- The film alleges that Ike and Tina did not have a hit after "A Fool in Love" was released but, in truth, the duo had several hit singles between the release of "A Fool in Love" and "River Deep - Mountain High", including "It's Gonna Work Out Fine", "I Idolize You", "Tra La La" and "Poor Fool".
- The film's most infamous scene showcases "Ike" committing what looks like an act of rape on Tina after beating her up in the studio. Both Turners denied the rape scene reenacted in the film but Tina writes in her memoirs that after Ike would physically assault her they would have sex and that "it felt like rape".
- In one scene, "Tina" is shown in a drugged state where her Ikettes noticed that she had attempted suicide, with the timeline being given as 1974; however, in reality the attempted suicide was a result of hearing that Ike was having another child with a woman around the same time that Tina was pregnant with his child, and it occurred in 1968.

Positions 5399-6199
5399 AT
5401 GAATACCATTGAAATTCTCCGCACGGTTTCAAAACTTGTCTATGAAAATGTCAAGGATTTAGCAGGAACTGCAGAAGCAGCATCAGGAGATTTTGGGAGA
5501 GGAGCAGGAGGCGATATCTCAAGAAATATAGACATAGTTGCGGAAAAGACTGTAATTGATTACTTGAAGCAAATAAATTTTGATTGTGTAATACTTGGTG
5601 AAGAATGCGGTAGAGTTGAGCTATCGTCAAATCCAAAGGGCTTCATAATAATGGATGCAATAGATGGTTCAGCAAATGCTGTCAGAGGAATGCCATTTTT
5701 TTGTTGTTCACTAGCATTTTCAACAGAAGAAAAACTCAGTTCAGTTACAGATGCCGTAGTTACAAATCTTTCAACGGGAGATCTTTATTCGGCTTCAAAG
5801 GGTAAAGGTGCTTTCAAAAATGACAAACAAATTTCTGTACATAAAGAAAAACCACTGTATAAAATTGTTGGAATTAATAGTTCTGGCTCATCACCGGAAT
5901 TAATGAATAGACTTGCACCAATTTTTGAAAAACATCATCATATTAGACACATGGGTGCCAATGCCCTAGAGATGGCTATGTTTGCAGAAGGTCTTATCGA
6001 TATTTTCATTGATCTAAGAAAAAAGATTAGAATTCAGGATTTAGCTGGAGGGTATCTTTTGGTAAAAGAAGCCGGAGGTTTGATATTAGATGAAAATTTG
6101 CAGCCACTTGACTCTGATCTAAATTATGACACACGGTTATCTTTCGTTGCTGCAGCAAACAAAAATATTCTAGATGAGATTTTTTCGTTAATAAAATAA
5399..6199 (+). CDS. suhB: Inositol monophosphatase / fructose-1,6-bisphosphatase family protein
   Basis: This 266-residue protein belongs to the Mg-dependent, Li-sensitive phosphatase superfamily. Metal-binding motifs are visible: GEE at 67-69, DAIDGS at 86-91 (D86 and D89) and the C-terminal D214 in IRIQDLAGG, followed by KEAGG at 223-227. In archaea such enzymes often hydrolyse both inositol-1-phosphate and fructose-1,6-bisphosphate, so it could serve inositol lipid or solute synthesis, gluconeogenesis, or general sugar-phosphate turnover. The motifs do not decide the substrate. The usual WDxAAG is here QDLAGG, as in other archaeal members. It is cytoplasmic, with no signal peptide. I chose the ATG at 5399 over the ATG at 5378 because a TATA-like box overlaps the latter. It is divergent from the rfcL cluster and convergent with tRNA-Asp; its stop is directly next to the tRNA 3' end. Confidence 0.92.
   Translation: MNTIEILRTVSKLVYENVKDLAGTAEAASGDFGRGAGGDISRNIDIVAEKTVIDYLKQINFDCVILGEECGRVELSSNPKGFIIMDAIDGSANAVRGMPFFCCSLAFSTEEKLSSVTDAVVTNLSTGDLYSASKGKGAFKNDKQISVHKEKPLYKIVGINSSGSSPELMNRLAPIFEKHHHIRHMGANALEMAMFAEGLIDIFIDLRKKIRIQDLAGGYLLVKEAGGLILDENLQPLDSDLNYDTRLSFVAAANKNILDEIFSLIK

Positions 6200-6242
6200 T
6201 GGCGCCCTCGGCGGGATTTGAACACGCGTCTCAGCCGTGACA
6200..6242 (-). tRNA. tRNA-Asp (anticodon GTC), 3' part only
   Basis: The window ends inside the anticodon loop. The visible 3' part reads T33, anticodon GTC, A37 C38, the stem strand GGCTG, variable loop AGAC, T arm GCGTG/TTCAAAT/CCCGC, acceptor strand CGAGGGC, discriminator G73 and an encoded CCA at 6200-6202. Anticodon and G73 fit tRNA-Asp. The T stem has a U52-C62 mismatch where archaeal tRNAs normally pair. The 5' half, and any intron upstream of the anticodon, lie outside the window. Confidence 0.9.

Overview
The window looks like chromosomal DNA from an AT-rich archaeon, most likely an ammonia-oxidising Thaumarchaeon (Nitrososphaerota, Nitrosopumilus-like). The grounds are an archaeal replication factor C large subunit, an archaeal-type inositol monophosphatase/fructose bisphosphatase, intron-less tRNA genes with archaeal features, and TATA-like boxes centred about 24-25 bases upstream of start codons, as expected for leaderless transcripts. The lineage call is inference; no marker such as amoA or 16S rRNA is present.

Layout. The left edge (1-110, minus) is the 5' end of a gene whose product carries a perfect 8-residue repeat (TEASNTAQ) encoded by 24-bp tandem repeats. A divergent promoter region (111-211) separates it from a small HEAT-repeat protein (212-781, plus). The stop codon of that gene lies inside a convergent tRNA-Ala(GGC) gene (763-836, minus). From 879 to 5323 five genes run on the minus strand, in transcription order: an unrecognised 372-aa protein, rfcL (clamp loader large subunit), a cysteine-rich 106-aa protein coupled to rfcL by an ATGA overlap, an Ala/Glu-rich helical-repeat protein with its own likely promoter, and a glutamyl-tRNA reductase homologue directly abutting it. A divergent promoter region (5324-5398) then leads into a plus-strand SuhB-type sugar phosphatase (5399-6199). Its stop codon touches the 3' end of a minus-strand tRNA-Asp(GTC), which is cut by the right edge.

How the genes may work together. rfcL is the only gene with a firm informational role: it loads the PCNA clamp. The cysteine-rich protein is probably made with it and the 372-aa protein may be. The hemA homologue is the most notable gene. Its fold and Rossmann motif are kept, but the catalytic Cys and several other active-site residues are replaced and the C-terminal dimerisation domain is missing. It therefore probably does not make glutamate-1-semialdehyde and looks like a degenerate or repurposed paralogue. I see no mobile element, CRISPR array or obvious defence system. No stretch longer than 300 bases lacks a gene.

- When Tina Turner performs at the Ritz, the film has the timeline at 1983 and the host announces her arrival as her "debut solo performance", but Tina had first performed at the theater in 1981. Also proven to be inaccurate was Ike Turner's visit to the theater where he failed at silencing Tina with his gun. In truth, Ike Turner was never at the Ritz. In fact, Ike Turner had not been seen in public for years following his and Tina's divorce in 1978 and had remained put in Los Angeles.